Wednesday, September 6, 2023


     I grew up in a large Amish/Mennonite area just outside of Berlin, Ohio. One of the things that had a major impact on me was the revival preachers who came to the area from time to time. I especially remember the George Brunk tent revival meetings that were held annually in the Joe T. Miller farm field in the valley before Route 62 went up the hill into Berlin. In the attached picture you’ll see the Sturges Miller barn located to the left of the tent. Our house, unseen in the picture, was on Charm Road to the right. I remember being outside with Mom and brother Merv, perhaps playing ball, or just sitting peacefully on the front porch.

     The warm air was still, while people, most of them Conservative Mennonites, parked their dark-colored cars, and then marched their families to grab seats in the large tent. Vibrant acappella singing followed, filling the valley with sound. After that was a brief interlude of silence.

     Then finally we heard his distinct voice over the loudspeakers across the way. Reverend Brunk followed the pattern of many revival preachers, like Billy Graham. He started by speaking calmly with a measured pace to lay the groundwork for his message. His voice got a little louder and he ramped up the intensity as the sermon progressed. Finally, his voice was booming with Bible verses and pronouncements of the impending judgment upon those who didn’t give their hearts to Christ, accompanied by an urgent plea for them to do so.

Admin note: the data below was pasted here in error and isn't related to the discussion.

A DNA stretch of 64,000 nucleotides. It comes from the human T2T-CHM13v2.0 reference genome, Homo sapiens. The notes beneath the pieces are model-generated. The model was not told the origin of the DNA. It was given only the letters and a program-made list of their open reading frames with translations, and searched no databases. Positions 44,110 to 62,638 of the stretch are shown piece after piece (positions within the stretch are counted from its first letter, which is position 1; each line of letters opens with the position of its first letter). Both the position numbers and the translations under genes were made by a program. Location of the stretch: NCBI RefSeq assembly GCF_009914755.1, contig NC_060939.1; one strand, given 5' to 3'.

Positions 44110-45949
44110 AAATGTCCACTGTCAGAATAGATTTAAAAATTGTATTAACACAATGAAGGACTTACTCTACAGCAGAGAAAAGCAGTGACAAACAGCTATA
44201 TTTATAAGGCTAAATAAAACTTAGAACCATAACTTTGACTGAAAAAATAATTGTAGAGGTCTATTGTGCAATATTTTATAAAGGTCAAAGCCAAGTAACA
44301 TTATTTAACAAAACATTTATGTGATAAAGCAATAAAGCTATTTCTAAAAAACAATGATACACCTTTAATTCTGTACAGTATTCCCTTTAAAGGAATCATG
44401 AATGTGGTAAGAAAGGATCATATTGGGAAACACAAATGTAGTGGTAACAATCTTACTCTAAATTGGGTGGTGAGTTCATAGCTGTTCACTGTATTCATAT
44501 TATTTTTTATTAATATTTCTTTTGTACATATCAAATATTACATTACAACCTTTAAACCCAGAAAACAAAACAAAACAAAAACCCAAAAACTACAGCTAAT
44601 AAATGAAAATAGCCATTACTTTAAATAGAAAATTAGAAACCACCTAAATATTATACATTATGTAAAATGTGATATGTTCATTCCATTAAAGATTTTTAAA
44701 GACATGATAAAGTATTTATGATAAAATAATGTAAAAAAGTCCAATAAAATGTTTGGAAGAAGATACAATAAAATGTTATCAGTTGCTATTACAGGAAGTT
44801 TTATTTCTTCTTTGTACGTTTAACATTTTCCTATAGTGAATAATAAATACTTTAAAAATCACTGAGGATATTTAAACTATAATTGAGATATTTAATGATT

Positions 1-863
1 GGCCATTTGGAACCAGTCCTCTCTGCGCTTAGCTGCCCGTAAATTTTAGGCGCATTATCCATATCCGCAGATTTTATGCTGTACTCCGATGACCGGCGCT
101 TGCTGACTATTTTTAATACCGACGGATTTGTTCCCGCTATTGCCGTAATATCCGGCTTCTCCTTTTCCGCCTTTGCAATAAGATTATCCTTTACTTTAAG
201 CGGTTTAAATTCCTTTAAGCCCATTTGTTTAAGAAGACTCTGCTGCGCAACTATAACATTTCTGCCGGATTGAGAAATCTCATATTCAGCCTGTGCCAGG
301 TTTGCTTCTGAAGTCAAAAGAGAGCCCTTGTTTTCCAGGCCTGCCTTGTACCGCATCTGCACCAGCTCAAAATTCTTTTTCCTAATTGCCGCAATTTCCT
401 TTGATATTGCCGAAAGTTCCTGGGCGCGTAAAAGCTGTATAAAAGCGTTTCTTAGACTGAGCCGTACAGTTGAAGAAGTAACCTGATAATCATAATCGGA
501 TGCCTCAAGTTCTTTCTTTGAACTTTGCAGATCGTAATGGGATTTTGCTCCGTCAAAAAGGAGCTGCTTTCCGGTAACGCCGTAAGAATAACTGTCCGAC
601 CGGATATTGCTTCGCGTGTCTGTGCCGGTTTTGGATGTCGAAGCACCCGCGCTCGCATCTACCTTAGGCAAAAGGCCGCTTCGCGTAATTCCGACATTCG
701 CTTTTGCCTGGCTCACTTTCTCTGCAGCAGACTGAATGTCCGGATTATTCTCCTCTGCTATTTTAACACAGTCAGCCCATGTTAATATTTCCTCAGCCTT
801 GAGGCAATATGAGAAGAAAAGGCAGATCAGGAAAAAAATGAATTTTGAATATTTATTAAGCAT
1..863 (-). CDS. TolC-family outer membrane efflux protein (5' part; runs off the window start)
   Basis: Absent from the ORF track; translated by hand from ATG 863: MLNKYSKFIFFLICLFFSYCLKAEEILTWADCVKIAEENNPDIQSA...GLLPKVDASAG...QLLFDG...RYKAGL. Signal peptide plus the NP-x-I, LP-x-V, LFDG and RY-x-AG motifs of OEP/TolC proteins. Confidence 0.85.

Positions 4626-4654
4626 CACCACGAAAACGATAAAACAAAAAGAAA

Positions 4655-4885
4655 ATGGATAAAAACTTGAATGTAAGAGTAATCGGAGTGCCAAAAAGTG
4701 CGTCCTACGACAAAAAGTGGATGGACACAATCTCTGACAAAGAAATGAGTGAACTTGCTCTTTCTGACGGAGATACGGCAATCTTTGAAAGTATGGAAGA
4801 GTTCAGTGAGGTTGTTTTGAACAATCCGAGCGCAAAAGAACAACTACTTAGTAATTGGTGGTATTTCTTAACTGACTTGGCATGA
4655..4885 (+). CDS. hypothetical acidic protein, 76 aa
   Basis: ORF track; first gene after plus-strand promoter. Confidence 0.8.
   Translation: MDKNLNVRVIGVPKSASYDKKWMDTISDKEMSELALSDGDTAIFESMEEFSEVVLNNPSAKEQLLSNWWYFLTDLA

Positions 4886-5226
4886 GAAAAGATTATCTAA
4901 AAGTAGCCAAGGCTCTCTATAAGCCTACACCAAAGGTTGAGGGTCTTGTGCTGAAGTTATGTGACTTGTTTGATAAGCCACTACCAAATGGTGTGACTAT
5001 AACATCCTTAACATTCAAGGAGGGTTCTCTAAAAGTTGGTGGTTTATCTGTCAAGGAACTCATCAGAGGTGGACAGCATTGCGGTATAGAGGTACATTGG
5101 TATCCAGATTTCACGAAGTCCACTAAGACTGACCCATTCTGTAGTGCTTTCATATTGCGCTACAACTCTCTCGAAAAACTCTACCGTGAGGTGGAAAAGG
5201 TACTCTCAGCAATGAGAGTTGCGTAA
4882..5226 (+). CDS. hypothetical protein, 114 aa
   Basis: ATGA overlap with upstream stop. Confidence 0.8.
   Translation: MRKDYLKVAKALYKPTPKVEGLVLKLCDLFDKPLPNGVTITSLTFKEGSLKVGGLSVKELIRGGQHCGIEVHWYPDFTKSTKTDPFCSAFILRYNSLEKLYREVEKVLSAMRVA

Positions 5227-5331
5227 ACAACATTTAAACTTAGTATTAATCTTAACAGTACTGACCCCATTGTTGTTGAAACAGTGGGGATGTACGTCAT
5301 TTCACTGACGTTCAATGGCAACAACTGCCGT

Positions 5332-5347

Reverend Brunk’s loud voice didn’t seem threatening and mean—but it definitely was convicting. He was very firm in his commitment to the task God gave him of bringing people to Christ. I would describe his message as “power of God preaching”.
     I came to Christ several years after those annual revival meetings, and since that time, about forty-six years ago, I have seldom heard the “power of God preaching” as I heard from Reverend Brunk—perhaps only from Billy Graham. Preachers and evangelists like that seem very few and far between.
     One rare exception in my life is Pastor Bobby Duncan, former pastor of the Mansfield Church of God. I attended there under his pastorship for approximately six months before he retired for good in March 2020, right before the COVID-19 pandemic became very prominent. Dee and I became good friends with him and his wife Sandra. I especially appreciate his pastor’s heart and love for his people. And I missed, and still miss his “power of God preaching”.

     Pastor Duncan fills in preaching for pastors in Ohio who need some time off. He recently filled in five Sundays at the Ashland Worship Center, and I went all five times. He and Sandra were a real blessing. I told my wife and some others that I think every new pastor should sit under Pastor Duncan’s leadership and preaching for some time before they go out on their own.
     I’m going to insert three short snippets of his recent preaching on his last Sunday at Ashland Worship Center to show what I mean by “power of God preaching”. He preached on Revelation 21. Sorry about the muffled sound. Here they are:
Snippet 1: You’ll see that Pastor Duncan is very measured in the beginning to lay the groundwork for his message. (See video)

Snippet 2: Pastor Duncan’s intensity is ramping up. He’s not ramping up for the sake of ramping up, but to further get across how important is the message of the gospel. (See video)

Snippet 3: Pastor Duncan ends the sermon with a crescendo to bring people to the point of change. He powerfully exhorts his listeners to take action. (See video)
     Well, what do you think?. You can see the entire sermon and four other ones on the Ashland Worship Center Facebook page.
     I think you could strongly sense Pastor Duncan’s love for his listeners, and his desire for them to fully realize and understand how much God loves them, wants them to follow Him, and wants them to spend eternity with Him in heaven. Pastor Duncan did so by what I describe as “power of God preaching”.

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